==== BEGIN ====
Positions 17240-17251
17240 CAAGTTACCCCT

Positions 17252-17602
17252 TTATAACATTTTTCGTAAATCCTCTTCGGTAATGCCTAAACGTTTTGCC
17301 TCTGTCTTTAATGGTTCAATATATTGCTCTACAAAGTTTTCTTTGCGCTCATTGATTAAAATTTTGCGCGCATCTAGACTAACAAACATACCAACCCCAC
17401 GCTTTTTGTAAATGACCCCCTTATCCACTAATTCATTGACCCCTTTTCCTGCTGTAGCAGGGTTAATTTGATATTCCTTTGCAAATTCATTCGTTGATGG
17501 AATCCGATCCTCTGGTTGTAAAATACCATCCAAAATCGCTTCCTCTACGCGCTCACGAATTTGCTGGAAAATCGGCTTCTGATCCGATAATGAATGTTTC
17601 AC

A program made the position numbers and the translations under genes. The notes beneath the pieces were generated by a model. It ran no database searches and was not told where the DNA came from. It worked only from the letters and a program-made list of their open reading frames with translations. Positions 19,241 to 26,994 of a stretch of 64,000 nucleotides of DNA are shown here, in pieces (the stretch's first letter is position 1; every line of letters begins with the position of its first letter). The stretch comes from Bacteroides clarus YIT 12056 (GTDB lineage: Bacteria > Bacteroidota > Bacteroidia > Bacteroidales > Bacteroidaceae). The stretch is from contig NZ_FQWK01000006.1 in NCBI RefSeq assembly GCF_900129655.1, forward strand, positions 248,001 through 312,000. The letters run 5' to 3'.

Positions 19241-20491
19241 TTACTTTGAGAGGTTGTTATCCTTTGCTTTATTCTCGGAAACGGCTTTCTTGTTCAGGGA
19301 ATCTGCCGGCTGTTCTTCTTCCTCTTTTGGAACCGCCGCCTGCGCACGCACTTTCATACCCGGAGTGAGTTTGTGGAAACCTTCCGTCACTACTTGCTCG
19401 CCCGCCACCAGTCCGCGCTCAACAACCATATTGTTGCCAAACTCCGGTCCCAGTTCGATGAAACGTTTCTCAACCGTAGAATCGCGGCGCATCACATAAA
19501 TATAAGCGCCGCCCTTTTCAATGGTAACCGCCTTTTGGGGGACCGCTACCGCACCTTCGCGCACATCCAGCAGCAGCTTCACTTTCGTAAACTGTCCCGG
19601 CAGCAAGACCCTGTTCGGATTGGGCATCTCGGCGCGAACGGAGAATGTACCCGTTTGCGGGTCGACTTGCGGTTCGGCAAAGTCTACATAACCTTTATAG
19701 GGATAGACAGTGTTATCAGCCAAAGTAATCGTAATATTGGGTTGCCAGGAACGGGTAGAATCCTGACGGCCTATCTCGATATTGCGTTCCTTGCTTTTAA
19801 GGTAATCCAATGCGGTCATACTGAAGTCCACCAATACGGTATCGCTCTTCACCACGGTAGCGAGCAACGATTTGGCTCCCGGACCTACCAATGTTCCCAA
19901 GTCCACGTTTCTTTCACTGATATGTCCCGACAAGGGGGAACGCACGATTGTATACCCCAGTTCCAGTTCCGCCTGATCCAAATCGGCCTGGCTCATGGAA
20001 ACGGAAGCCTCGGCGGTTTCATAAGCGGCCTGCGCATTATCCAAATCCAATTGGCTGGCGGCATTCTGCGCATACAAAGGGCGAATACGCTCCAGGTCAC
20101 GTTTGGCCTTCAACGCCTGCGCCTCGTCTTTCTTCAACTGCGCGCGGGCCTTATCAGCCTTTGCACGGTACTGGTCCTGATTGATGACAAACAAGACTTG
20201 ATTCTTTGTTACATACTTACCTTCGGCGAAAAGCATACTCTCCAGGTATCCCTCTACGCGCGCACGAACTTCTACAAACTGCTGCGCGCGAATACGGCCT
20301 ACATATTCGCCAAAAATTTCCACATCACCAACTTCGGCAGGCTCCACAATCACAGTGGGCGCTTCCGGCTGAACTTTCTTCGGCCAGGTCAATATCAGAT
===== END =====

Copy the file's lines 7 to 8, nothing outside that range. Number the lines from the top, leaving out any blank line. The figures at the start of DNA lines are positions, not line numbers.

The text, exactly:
17501 AATCCGATCCTCTGGTTGTAAAATACCATCCAAAATCGCTTCCTCTACGCGCTCACGAATTTGCTGGAAAATCGGCTTCTGATCCGATAATGAATGTTTC
17601 AC